I like to watch a little TV before going to bed at night. It helps me to unwind. With Christmas around the corner, I’ve already noticed an uptick in holiday movies. It’s crazy how many of these combine Christmas and dogs: I Want a Dog for Christmas, A puppy for Christmas, A Dog for Christmas, and there is even one called A Dog Named Christmas.
I know you always hear that Christmas is not the best time to get a new pet and there are many very good reasons why you shouldn’t. But with that being said, my parents, oh I mean Santa, brought us a puppy for Christmas one year a long time ago. My perspective as a kid: It. Was. Awesome!
But here’s the thing, if you are planning on expanding your family and getting a new pet this holiday season, buyer beware! I recently read an article by the Federal Trade Commission that warned consumers about pet stores that are leasing pets. That’s correct, pets for rent! Evidently, people have gone into pet stores to purchase a puppy. And since many are quite expensive—thousands of dollars—the new owners (and I use that term loosely) end up setting up payment plans with the pet stores. They later find out that what they unintentionally signed was actually a leasing agreement. They did not purchase their new puppy at all, but are leasing it instead. If they actually want to own it, they must pay extra at the end of their expensive leasing agreement, similar to let’s say a car lease.
I was stunned when I read that article, I had never heard of anything like this before. It’s not like I didn’t believe the article, but I also thought I’d do a quick Google Search to find out how prevalent this problem is. What I found out was even more shocking. Yes, pet leasing is a thing and a lot of people are not happy about it!
During my research I found that each one of these pet leasing stories had one thing in common, a company called Wags Lending.
In an article by Bloomberg, there was this one lady out in California who “purchased” a puppy for $2400. Later, when the woman and her husband were going over their credit report they saw a charge for $5800 from a company they’d never heard of. After a lot of investigating they found the company Wags Lending had assigned the contract to another firm. Long story short, when she asked the company how she could owe $5800 for a $2400 dog? They answered, “You’re not financing the dog, you’re leasing.”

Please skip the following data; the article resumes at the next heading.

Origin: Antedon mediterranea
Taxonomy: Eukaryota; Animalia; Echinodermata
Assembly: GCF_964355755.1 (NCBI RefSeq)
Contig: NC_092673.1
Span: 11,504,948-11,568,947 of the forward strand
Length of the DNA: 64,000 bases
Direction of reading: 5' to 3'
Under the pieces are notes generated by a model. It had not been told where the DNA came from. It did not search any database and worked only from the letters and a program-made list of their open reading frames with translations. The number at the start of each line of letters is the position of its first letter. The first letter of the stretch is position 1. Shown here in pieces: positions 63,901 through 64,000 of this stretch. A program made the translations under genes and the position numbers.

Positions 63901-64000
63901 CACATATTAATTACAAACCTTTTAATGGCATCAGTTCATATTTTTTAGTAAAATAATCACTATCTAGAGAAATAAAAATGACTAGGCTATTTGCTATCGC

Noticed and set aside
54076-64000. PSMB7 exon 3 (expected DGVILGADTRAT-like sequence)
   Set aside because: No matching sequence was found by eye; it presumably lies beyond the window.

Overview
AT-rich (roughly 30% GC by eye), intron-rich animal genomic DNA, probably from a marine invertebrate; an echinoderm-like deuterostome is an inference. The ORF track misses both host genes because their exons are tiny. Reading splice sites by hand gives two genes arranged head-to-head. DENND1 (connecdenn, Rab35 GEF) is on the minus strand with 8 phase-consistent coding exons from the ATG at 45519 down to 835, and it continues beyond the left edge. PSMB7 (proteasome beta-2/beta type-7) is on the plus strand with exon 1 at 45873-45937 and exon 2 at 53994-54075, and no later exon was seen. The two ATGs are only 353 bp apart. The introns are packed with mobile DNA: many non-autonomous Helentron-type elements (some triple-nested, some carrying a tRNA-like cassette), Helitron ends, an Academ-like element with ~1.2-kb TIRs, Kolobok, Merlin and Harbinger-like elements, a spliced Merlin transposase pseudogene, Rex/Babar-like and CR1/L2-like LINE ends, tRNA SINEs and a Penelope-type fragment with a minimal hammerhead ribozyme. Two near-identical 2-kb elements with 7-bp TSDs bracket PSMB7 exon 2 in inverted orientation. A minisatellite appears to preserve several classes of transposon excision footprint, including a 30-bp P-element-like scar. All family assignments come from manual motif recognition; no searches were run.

Cat lovers in Florida thought they were buying a kitten for $1700. Later they found out they were responsible for 32 monthly payments of $129, which equates to $4100. They were told if they didn’t want to make all the payments, they could just return the rental—their kitten.
The owner of Wags Lending, Dusty Wunderlich, has done is homework and evidently what he is doing is legal—at least so far it is. He came up with this business back in 2013. In just over three years, his company has originated 66,000 leases for just over $100 million. He says the company is transparent about the lease structure in its contract and the company relies on retailers to communicate the terms of the contract which sometimes leads to confusion. “We like niches where we’re dealing with emotional borrowers,” Wunderlich is quoted in the Bloomberg article. But the article also states that if a person feels misled, the company, wants to work out a way for them to get out of the contract.
So, if you are looking to purchase a puppy on payments, please be careful, your new best friend might end up being only a rental.
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